Table 1 Physicochemical properties of the HpPseF

Abbreviations: HpPseF, Helicobacter pylori pseudaminic acid biosynthesis protein F; pI, isoelectric point; GRAVY, grand average of hydropathicity; E. coli, Escherichia coli.

TM helix prediction and subcellular localization

The subcellular localization of HpPseF was predicted by the consensus web server PSORTb.27 Membrane topology and transmembrane (TM) helix of HpPseF were determined by the TOPCONS server.28

Model building, refinement and validation

The HpPseF model was predicted with the following servers: IntFOLD,29 I-TASSER,30 SWISS-MODEL,31 RaptorX,32 Phyre233 and M4T.34 The quality of the predicted models was determined by the protein structure and model assessment tools in the SWISS-MODEL workspace.31,35 The best model was selected according to the QMEAN4 Z-score, which is a linear combination of four geometrical descriptors of protein.36 Model refinement was performed by the 3Drefine web server.37 The final model was validated using the ProQ38 and Verify3D programs.39 The accuracy and stereochemical features of the final 3D model were checked by the RAMPAGE40 and ERRAT41 servers. PPI networks analysis was carried out by the STRING database.42 The HpPseF model was achieved in the Protein Model Database under the access code of PM0080987. Structure figures were prepared using PYMOL (

Ligand docking

The HpPseF model was used for detailed structural analysis and prediction of the ligand-binding site using the 3DLigandSite43 and I-TASSER30 web servers. The CTP was modeled in the ligand-binding pocket. The program LigPlot+ was used to depict ligand-binding residues of HpPseF.44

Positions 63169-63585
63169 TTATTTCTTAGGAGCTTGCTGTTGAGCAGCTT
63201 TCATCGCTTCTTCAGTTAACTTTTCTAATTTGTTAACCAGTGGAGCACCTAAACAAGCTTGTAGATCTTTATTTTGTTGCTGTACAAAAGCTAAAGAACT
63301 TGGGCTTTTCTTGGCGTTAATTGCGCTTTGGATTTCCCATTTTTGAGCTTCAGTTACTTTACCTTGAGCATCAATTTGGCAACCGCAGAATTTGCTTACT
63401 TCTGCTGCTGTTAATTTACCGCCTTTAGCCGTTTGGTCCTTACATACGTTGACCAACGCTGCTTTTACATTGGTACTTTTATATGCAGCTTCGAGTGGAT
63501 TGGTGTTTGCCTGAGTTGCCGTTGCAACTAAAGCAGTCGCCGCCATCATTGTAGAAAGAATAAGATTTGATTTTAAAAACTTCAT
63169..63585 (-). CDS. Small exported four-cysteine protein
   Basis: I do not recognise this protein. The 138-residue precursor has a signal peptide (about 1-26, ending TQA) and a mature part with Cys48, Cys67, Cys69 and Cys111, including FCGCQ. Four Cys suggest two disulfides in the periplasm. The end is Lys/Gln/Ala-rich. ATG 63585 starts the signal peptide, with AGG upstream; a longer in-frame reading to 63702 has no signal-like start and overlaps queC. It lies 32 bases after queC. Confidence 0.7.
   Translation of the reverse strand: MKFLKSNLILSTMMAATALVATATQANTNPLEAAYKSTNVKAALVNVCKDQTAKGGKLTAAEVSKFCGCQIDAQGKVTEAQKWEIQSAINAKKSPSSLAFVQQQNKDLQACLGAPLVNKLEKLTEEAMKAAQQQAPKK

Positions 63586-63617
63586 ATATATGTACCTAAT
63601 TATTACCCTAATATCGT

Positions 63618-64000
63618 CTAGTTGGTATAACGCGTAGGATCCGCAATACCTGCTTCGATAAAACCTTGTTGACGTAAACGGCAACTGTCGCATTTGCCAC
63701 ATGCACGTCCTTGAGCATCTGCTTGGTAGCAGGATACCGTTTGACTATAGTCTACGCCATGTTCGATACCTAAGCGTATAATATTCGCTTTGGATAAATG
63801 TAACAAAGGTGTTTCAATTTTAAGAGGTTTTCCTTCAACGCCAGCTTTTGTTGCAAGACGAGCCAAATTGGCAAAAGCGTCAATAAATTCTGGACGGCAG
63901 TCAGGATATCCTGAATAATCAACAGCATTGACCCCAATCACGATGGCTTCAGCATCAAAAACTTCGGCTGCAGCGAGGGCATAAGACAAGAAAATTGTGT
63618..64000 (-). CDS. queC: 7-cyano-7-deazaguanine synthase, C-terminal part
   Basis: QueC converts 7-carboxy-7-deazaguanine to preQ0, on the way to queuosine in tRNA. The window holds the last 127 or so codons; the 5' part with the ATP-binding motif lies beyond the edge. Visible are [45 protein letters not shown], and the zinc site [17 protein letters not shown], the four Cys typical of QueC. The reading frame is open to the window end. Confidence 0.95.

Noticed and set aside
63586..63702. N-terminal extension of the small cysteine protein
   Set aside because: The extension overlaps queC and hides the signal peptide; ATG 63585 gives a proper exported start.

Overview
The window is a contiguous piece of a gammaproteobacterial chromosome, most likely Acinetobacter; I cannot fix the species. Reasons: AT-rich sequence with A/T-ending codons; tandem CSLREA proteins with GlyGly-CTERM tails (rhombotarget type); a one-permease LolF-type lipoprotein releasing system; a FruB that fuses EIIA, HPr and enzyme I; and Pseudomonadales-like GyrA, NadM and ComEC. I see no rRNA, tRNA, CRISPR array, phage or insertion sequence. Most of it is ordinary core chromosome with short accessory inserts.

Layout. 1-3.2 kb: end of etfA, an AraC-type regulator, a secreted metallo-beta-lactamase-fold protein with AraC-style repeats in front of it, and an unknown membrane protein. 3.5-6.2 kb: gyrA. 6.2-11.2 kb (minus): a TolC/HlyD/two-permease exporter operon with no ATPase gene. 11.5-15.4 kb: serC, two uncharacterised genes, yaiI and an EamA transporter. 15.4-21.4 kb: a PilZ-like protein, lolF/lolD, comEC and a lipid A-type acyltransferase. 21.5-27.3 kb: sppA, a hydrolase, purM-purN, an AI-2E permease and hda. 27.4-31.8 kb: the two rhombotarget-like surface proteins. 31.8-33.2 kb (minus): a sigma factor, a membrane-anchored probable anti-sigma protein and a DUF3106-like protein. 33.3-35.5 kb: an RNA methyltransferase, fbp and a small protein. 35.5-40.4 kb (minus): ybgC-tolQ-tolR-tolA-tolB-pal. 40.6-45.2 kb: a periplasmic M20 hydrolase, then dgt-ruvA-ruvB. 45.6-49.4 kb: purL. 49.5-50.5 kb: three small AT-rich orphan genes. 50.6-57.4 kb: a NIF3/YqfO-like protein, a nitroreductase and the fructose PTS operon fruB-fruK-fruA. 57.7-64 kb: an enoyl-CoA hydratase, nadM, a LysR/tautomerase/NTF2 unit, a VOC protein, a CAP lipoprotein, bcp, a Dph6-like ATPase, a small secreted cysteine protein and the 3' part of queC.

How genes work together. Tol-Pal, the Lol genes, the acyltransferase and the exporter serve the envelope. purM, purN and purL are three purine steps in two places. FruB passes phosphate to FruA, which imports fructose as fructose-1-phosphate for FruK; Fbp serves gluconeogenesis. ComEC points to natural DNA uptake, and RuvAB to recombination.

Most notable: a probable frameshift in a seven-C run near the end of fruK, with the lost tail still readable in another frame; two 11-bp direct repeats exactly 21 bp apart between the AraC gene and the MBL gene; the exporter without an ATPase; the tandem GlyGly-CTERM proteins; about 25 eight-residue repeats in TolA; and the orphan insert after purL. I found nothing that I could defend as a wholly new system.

Results and discussion

Physicochemical and functional characterization

Analysis of the physicochemical characteristics of HpPseF revealed that the protein is neutral (estimated isoelectric point [pI] = 7.0) with a molecular weight of 26115 Da (Table 1). Analysis of the amino acid composition of HpPseF revealed that leucine is the most predominant amino acid (12.2%). The instability index of the protein is >40, which suggests that the protein would be less stable in solution. The protein is expected to be cytoplasmic and harbors no TM helix. The computed negative GRAVY index (-0.24) suggests that HpPseF is hydrophobic and most likely to be insoluble in water. Therefore, expression of the protein for X-ray crystallographic studies would be difficult. No disulfide bonding pattern among cysteine (Cys) residues has been predicted in HpPseF. Estimation of the secondary structure element revealed that HpPseF is an α/β protein and consists of mainly α-helices (45%), followed by the random coil (20%), extended β-strands (27%) and β-turn (8%).

Model building and refinement

The HpPseF models were predicted using different web servers (Table 2). The best model was selected based on the global QMEAN4 Z-score. The global QMEAN4 Z-score is an estimate of the absolute quality of a model and calculated based on the structure comparison between the modeled structure and high-resolution X-ray structures obtained from the protein database. Structure with QMEAN4 Z-score equivalent to 1 is similar to X-ray-diffracted crystal structure. The detailed analysis of the predicted models is presented in Table 2. RaptorX generated a model with a QMEAN4 Z-score of -3.10 (Table 2).29 The RaptorX model 1 was further refined and optimized by the 3Drefine web tool.37 The estimated QMEAN4 Z-score of the refined HpPseF model was -2.65 (Figure 1).